Other circuits that have examined the issue have held that information in the hands of the police and other state officers is subject to the Brady requirement regardless of prosecutorial knowledge and without explicity imposing any requirement that the state officer be an arm of the prosecution. See, e.g., Fulford v. Maggio, 692 F.2d 354, 358 n.2 (5th Cir. 1980), rev'd on other grounds, 462 U.S. 111, 103 S. Ct. 2261, 76 L. Ed. 2d 794 (1983) ("The State's duty of disclosure is imposed not only upon its prosecutor, but also on the State as a whole, including its investigative agencies."); Freeman v. Georgia, 599 F.2d 65, 69 (5th Cir. 1979), cert. denied, 444 U.S. 1013, 100 S. Ct. 661, 62 L. Ed. 2d 641 (1980) ("We feel that when an investigatory police officer willfully and intentionally conceals material information, regardless of his motivation and the otherwise proper conduct of the state attorney, the policeman's conduct must be imputed to the state as a part of the prosecution team."); United States v. Butler, 567 F.2d 885, 891 (9th Cir. 1978) (the taint on the criminal trial is the same when government witness as when prosecutor knew of and failed to reveal information); United States v. Bryant, 142 U.S. App. D.C. 132, 439 F.2d 642, 650 (D.C. Cir. 1971) (prosecution includes investigation by Bureau of Narcotics and Dangerous Drugs and disclosure of information held by it is required under Brady); Barbee v. Warden, 331 F.2d 842, 846 (4th Cir. 1964) (since police are a part of the prosecution the duty to disclose exculpatory evidence extends to them). Cf. United States v. Escobar, 674 F.2d 469, 479 (5th Cir. 1982) ("The Brady rule does not require the [federal] prosecution to search the files of a state police office for exculpatory evidence.").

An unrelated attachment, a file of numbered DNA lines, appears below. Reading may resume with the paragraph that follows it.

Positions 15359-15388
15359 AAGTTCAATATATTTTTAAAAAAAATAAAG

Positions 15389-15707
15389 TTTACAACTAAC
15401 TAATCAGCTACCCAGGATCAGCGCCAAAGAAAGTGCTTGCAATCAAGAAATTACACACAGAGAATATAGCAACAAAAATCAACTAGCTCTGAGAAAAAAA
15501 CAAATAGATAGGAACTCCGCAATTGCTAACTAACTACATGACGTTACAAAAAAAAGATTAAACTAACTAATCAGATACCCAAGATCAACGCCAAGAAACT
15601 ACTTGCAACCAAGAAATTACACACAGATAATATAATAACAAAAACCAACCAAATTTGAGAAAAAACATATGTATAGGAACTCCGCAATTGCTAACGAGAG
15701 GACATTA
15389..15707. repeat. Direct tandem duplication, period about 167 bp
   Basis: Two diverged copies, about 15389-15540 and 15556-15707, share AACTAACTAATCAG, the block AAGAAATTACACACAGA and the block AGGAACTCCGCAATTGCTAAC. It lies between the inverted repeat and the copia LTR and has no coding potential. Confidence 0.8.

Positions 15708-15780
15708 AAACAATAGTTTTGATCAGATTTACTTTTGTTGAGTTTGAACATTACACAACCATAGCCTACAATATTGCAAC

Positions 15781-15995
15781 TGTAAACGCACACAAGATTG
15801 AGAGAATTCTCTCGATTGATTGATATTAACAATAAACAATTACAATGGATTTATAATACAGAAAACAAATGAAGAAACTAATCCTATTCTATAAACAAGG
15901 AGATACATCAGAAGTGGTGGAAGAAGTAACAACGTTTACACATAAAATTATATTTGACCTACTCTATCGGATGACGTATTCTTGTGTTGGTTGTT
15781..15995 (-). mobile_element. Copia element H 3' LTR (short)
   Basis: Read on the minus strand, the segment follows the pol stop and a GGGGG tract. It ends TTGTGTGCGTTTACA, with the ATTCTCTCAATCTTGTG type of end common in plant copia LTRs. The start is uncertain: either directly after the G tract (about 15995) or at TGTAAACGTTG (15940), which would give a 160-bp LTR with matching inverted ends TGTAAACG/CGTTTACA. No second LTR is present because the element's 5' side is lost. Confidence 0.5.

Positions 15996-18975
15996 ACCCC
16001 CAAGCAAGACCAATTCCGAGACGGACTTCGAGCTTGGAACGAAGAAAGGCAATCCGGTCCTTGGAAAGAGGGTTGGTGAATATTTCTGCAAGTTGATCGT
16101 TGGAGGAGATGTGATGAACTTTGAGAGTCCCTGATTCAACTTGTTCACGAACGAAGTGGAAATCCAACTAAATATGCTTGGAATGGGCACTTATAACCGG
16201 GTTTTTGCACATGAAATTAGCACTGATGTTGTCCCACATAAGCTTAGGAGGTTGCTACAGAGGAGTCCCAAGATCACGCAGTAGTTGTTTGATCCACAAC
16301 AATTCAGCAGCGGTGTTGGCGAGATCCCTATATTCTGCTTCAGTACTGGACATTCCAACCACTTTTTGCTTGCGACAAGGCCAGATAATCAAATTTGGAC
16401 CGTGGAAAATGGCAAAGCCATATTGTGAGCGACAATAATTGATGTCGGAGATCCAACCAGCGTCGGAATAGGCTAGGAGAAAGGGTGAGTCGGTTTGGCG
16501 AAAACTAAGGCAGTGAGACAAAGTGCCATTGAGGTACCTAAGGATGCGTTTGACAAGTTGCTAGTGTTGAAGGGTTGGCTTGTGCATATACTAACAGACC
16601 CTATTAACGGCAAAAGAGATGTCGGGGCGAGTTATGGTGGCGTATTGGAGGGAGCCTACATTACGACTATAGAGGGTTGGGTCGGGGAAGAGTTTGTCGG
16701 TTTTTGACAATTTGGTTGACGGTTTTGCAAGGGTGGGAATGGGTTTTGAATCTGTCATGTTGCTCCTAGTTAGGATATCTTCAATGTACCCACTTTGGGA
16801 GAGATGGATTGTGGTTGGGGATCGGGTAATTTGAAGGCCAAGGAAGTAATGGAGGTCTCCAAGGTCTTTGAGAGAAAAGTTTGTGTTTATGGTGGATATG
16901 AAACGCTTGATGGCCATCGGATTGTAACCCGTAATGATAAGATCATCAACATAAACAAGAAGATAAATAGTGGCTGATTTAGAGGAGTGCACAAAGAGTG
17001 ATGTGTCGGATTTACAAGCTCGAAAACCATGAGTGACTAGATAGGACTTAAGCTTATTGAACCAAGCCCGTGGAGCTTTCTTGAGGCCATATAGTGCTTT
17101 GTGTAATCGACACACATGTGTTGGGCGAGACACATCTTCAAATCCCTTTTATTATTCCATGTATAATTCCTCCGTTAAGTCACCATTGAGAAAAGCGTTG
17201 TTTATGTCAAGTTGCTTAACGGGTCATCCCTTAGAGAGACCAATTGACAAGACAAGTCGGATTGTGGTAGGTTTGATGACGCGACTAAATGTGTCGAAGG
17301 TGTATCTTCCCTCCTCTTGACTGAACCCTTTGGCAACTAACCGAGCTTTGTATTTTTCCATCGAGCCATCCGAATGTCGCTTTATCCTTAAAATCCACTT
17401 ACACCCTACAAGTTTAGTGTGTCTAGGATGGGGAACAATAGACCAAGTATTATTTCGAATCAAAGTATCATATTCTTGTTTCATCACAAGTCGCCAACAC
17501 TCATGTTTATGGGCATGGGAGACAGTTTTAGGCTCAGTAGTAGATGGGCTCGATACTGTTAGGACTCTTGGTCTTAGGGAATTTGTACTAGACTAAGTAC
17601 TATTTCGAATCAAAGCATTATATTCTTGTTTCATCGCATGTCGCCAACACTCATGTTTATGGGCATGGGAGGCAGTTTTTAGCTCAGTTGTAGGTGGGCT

Even if the Second Circuit's arm of the prosecution requirement is still good law, the police officer did testify in Pina's trial and was the investigating officer. He qualifies as an arm of the prosecution and his information must be attributed to the prosecutor.

 Since the parole officer and the police officer consulted with each other about the admissions, the police officer's duty to disclose that fact as well to the prosecutor seems apparent. The probation officer's knowledge and notes must also be attributed to the prosecutor. Cf. Minnesota v. Murphy, 465 U.S. 420, 52 U.S.L.W. 4246, 79 L. Ed. 2d 409, 104 S. Ct. 1136 (Feb. 22, 1984) (Miranda warnings are not required when a parole officer questions someone during a meeting that is required as a part of probation, and not held in a custodial setting).

 The fact that defense counsel made no request for exculpatory documents is irrelevant. See United States v. Agurs, 427 U.S. 97, 96 s. Ct. 2392, 49 L. Ed. 2d 342 (1976). The Court in Agurs pointed out that there does not have to be a specific request for information for the Brady requirement to apply. Id. at 107, 96 S. Ct. at 2399.